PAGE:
As you move towards the first stages of writing, students should also be able to draw more and more themselves. To still give drawing some structure to help them and add language, give them a worksheet that represents the background of what they should draw, e.g. a classroom in which they can “Draw a book on the table”. If they can’t yet draw real pictures, they can just draw shapes such as stars in the right place on the picture.
10. Colour in letters and numbers
One step towards writing that can be done fairly early is colouring in block letters and numbers. These can then be made thinner and thinner as the kids become capable of finer motor control until they are ready to just draw a line in the space given rather than colour it in.
11. Mazes/ tracing
The first real step towards writing is making the kinds of straight lines, curves, corners etc that they will need to use to make those letters. This can be made more fun by making the shape part of a picture, e.g. by students drawing loops on the head of a lion to make its mane. Either on the same worksheet or as the weeks go by, students should progress from going over dotted lines to doing it themselves to the teacher’s instructions. The same stages can be used with simple mazes, where students go from trying to stay between the obvious lines to make a squiggle on the way to the aim to choosing the correct one of several options to find the exit from the maze.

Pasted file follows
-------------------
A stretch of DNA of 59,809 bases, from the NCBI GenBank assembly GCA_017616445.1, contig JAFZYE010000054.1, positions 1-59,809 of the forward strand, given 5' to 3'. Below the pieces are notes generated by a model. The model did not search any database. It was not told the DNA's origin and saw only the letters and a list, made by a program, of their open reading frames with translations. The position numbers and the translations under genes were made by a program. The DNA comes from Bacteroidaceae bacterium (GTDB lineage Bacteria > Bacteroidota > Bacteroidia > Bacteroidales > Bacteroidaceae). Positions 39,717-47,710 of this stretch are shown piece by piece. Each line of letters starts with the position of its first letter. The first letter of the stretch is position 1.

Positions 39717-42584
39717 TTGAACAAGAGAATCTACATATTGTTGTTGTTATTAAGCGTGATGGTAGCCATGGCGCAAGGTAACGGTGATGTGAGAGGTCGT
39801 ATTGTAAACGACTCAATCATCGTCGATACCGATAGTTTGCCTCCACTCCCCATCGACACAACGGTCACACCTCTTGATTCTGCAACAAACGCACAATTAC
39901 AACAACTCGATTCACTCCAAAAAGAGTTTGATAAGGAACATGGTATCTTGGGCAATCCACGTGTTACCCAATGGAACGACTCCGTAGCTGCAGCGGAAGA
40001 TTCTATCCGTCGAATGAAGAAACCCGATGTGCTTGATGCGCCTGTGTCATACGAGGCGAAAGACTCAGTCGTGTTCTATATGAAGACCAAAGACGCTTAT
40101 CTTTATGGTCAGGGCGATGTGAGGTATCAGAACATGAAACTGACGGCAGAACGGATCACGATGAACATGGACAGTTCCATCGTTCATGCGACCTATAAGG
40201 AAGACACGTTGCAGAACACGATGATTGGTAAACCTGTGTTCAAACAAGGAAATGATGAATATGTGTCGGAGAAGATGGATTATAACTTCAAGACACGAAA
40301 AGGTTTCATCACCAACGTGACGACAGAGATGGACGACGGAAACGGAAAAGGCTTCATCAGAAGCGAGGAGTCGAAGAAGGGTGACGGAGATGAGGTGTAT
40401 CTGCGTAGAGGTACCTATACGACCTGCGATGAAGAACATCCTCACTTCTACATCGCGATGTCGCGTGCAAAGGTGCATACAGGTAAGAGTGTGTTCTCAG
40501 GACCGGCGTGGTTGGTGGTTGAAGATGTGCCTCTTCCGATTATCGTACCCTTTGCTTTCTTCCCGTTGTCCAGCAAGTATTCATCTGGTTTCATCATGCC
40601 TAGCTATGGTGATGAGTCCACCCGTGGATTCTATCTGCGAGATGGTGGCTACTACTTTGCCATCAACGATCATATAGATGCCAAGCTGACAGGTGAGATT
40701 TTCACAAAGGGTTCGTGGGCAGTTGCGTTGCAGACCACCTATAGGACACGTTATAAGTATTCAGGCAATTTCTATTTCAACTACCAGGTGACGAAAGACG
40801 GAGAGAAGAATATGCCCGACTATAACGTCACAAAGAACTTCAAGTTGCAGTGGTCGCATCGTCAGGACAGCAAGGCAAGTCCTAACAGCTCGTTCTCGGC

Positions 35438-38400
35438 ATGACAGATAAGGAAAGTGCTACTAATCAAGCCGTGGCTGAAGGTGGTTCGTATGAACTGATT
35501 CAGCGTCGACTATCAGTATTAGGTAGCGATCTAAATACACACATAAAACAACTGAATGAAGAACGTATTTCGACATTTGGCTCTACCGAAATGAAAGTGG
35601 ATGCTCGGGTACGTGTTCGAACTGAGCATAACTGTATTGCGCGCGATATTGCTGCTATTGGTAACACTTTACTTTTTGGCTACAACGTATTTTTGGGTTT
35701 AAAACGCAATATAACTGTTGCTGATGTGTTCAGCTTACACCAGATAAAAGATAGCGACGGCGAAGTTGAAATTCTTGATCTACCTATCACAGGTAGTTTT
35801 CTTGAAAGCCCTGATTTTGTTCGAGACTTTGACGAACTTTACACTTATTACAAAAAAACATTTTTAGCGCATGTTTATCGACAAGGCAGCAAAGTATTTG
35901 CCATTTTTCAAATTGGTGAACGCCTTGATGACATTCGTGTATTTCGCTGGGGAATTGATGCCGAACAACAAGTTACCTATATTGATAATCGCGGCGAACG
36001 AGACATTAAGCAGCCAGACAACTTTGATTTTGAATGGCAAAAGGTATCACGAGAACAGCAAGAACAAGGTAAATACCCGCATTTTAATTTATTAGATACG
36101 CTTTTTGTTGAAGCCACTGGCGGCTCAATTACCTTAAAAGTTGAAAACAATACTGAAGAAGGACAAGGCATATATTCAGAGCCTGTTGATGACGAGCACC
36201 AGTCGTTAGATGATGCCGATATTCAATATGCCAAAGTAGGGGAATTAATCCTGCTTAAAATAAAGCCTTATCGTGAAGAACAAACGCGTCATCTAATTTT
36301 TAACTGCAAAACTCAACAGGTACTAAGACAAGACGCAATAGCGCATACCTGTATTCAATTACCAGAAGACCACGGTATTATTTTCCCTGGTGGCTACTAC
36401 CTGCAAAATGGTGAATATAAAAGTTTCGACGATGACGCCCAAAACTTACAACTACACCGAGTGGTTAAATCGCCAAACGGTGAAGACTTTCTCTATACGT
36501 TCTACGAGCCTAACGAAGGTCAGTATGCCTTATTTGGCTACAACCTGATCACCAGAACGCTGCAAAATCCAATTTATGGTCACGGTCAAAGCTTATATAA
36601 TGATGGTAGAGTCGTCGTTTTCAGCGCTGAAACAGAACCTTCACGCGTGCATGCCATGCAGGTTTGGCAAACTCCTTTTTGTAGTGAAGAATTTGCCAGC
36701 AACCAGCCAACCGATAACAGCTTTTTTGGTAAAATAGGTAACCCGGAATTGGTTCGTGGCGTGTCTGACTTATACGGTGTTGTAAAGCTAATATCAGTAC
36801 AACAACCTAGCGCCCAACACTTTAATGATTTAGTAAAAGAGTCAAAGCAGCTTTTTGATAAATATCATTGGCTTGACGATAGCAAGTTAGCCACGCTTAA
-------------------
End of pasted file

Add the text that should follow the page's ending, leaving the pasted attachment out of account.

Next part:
12. Identify letters
As students are working on the basic shapes and motor control for writing, they need to be learning how to identify the letters and numbers that they will eventually be writing, e.g. by circling A if the picture has an apple, an angel and/ or an aardvark on it. This can be combined with mazes by having students predict which letter and picture (e.g. the letter C and a picture of a cat rather than the distractor pictures of a dog and hippo) match up and then tracing their way through the maze to check.